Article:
Planners envisioning a multimillion-dollar makeover to expand the Broward Convention Center to create an iconic waterfront hotspot on the 40-acre site will present four concepts to residents at a public meeting Tuesday.
It will be a chance for public input before commissioners review the master plan and prepare to select a team for the far-reaching redevelopment project that could add nearly 1.7 million square feet of hotel, retail and meeting space to the massive site on the northern end of Port Everglades. The goal is to transform the underutilized asset into an economic jewel that takes advantage of waterfront access and creates new revenue streams.
The county would build a 750-room hotel covering 750,000 square feet, addressing a competitive disadvantage for a convention center that officials say loses millions each year to competitors with onsite accommodations.
It would also add 224,000 square feet of meeting and ballroom space to the convention center, with plans to add exhibit space in a few years. A third component would create 100,000 square feet of retail to help transform the center into a recreation, business and shopping hub with pedestrian appeal, waterfront access and open spaces.
“We need to give it a sense of place beyond the typical hotel-slash-convention center and make it active on a year-round basis,” said Carlos Puentes, deputy director of the Broward Convention Center.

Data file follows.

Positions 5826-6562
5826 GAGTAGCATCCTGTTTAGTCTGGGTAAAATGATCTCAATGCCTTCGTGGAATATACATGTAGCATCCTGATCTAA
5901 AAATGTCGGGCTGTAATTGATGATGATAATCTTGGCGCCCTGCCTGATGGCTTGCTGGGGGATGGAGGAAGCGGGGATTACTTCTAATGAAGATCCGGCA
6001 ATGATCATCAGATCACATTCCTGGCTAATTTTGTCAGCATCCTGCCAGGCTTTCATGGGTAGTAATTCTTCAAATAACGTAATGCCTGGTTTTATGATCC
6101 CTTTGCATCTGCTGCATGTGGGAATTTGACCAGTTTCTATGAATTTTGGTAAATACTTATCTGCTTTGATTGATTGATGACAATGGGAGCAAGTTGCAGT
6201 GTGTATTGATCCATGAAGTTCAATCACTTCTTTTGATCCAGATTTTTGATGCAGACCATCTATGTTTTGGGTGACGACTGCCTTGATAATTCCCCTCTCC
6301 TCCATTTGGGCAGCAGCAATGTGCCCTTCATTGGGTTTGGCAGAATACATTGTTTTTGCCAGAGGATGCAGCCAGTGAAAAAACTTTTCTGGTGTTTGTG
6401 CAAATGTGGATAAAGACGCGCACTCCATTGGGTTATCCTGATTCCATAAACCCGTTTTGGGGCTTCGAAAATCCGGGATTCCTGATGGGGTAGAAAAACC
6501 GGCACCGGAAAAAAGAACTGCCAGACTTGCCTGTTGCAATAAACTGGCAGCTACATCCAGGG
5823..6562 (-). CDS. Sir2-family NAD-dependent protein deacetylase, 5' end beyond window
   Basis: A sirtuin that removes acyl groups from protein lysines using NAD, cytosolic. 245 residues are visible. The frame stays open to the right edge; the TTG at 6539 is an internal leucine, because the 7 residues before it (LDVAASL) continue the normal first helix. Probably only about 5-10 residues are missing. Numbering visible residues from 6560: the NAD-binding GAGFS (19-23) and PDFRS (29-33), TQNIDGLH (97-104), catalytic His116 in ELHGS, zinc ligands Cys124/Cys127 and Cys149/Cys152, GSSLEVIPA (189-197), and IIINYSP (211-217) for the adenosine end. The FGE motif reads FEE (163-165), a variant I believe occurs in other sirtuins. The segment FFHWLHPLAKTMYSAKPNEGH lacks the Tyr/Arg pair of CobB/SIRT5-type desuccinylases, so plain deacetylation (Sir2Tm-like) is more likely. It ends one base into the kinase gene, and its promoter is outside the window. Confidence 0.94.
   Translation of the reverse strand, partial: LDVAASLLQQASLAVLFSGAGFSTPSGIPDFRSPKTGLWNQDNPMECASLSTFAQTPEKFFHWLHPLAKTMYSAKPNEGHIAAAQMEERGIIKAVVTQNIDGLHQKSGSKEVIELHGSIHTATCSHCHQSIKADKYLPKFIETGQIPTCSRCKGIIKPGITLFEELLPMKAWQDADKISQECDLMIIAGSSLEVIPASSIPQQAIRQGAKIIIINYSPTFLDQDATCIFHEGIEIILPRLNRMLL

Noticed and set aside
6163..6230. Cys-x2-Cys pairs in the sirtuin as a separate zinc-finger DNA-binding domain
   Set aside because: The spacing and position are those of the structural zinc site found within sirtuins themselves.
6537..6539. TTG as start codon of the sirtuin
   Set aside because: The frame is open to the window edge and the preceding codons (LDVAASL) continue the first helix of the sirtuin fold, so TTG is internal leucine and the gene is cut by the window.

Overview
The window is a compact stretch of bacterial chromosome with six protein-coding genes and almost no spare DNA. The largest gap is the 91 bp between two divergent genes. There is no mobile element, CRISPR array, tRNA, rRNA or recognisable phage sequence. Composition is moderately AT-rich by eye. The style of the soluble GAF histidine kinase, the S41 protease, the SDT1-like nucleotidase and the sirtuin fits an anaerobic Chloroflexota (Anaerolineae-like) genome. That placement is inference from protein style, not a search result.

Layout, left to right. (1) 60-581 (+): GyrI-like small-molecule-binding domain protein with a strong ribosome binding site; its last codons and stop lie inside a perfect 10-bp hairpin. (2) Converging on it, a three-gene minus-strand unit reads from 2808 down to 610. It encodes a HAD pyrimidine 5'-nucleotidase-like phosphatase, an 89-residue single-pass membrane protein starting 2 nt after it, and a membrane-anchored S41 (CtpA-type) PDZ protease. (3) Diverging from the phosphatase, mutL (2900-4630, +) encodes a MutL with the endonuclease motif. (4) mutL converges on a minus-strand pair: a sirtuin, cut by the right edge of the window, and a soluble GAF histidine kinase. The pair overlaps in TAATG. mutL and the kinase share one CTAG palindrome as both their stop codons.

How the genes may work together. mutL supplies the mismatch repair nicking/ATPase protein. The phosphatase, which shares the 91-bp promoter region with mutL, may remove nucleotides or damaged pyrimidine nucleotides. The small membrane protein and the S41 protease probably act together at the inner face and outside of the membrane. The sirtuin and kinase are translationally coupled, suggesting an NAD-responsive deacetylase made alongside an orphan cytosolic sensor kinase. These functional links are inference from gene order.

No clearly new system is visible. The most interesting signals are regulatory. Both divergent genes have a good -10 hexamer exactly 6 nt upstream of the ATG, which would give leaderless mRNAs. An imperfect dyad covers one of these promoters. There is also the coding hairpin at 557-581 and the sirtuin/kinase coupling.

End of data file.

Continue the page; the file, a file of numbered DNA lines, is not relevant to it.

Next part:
A master plan study now in the works and due before the County Commission by mid-June is considering several key design considerations for maximum water views and to benefit from Fort Lauderdale’s position as a vacation destination that attracts convention groups looking to merge business and pleasure. Various versions of the plans also focus on the best use of parking spots and open spaces, with one plan adding up to 4,600 parking slots.
“Right now our biggest challenge is how to work around the existing structures and make it a signature design for our visitors to come and enjoy,” said Yvonne Garth, president and CEO of Garth Solutions Inc., a consultant handling public outreach.
“Our consultants are telling us and the industry is telling us that the industry is changing, and it’s changing more toward banquet and meeting space as opposed to exhibit space,” Puentes said.
The center needs about twice as much ballroom space—a 70,000-square-foot room instead of its current 35,000 square feet—and its 5,000-square-foot meeting rooms are too small to accommodate requests for 45,000 square feet.
It lost a major client when after 15 years of doing business with the county, the Association for Research in Vision and Ophthalmology outgrew the Broward Convention Center and moved its annual conference to Seattle. The 10,000 delegates who attended that five-day conference each spent an average of $300 per day, which means the lost conference cost the county about $15 million.
“The reason the county wants to move forward with this project is because the county is losing revenue,” Garth said.
Today’s public session is set for 6 p.m. in Rooms 220 and 221 at the convention center, 1950 Eisenhower Blvd., Fort Lauderdale.